Mrs. Shaina Shipskovitch was nervous about her journey on this huge ship which would take her across the sea – from France to Israel.
Thank HaShem, Shaina arrived safely.
“The ship made it! So did I! Safe and sound! Sholom everybody! I’m soooo happy! I’m soooo excited!”
“Take it easy, lady, it’s not the Titanic.”
And to thank HaShem, Shaina would need to offer a Korban Todah.
Titanic! It was a giant, brand new state-of-the-art ocean liner that hit an iceberg and sunk in the Atlantic Ocean on its very first trip (called a “maiden voyage”) in the spring of 1912.
In those days, before the jet plane was invented, people traveled from Europe to America on giant ships called ocean liners. But the Titanic wasn’t just any ship. More than 882 feet long, weighing more than 6,000 tons (that’s 120,000 pounds), it was the biggest ship ever built. It had 10 decks. In fact, the name Titanic means “gigantic.” Some of the wealthiest people on planet earth were passengers on this amazing ship!
Built using the latest technology of the day (it was able to produce more electricity than the power plant of an average city), the ship’s builders boasted that it was “unsinkable.” They were so confident that they didn’t have enough lifeboats on board! “Who needs more lifeboats?” the ship’s builders arrogantly declared, “anyways, we’ll never use them.”
Yet, just four days after leaving England, at 11:40 PM, with 2,224 people aboard, the Titanic struck an iceberg! The ship filled up with water and within less than three hours, the “unsinkable” Titanic broke apart and began to sink… HELP! SOS! Frantically, the crew saved some “special” passengers (first the women and children, and then the first-class male-passengers), by placing them in lifeboats. But due to the lack of lifeboats, most of the passengers, over 1,500 of them, tragically lost their lives in the ice-cold waters of the Atlantic Ocean. The Titanic split into two and plunged to a depth of 12,415 feet!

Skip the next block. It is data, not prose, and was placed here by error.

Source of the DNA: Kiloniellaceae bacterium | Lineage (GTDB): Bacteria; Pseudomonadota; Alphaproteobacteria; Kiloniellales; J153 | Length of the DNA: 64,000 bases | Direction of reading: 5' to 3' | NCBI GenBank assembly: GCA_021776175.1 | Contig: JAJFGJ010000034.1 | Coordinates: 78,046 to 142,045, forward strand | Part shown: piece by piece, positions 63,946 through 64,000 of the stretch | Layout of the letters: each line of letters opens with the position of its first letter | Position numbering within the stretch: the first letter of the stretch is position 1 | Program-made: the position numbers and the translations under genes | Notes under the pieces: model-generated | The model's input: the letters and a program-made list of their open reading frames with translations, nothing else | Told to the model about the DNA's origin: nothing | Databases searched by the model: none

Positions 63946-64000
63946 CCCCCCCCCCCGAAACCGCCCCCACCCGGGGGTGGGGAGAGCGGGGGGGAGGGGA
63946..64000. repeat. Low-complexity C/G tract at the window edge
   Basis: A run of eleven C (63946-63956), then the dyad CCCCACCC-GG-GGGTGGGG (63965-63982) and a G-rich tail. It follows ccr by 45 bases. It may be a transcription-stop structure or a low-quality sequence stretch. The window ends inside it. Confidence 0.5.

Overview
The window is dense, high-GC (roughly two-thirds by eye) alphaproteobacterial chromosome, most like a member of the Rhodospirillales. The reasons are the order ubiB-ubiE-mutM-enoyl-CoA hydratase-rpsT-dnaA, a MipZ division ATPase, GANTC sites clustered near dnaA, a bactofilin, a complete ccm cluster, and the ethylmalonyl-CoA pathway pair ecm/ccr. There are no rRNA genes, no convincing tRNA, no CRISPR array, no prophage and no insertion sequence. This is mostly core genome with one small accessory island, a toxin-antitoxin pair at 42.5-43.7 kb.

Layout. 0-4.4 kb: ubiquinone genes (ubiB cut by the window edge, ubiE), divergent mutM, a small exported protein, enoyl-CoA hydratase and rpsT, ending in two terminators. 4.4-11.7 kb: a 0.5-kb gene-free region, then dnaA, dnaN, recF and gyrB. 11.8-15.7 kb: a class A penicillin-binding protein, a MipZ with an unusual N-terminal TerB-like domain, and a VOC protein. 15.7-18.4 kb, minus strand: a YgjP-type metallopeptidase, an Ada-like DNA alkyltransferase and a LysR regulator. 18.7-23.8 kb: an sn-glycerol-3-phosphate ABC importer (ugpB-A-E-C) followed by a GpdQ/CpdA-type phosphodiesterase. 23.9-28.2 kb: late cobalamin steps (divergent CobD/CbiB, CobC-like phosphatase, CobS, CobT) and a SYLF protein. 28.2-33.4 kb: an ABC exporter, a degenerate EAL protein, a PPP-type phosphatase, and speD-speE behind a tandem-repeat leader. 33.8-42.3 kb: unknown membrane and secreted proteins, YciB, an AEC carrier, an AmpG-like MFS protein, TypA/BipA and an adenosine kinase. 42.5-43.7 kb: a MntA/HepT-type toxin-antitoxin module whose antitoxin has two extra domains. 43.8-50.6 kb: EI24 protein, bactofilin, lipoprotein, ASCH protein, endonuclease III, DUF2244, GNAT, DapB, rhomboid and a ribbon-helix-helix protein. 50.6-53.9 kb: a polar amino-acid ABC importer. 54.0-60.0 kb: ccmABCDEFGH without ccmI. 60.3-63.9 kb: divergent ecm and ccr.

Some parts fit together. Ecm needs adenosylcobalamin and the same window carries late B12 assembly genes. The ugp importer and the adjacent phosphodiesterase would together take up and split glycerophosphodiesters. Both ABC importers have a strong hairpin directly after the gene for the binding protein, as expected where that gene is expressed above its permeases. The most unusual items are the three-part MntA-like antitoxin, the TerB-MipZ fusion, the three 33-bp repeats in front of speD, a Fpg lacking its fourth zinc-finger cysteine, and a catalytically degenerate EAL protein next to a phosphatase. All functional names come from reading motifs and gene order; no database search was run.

Although a terrible disaster, some good did come out of the sinking of the Titanic. Laws were passed requiring all ships to have enough lifeboats for all passengers; a special patrol was set up to keep track of icebergs; and ships were required to leave their radios on at all times in order to hear distress calls from fellow ships.
Ever hear of the famous Macy’s gigantic department store? It was once owned by two very charitable Jewish brothers: Isidor and Nathan Straus. Isidor and his wife, Ida, were first-class passengers on the Titanic. However, Nathan and his wife decided not to travel on the ship (even though tickets were purchased for them), since they wanted to spend time touring the Holy Land (then called Palestine).
When the Titanic began to sink, the first-class passengers, Mr. and Mrs. Isidor Straus, were offered seats on the lifeboats. Heroically, they gave up their lives, and chose to remain aboard the sinking ship, letting women and children take their places!
When his brother Nathan learned of the horrific disaster, he saw clearly how Tzedakah Tatzil MiMaves (“Charity Saves from Death”) and as a form of gratitude to HaShem, he gave away two-thirds of his fortune to helping build up Israel! No wonder the city of Netanya, and the famous Rechov Straus (Straus Street) in Jerusalem, were named after him.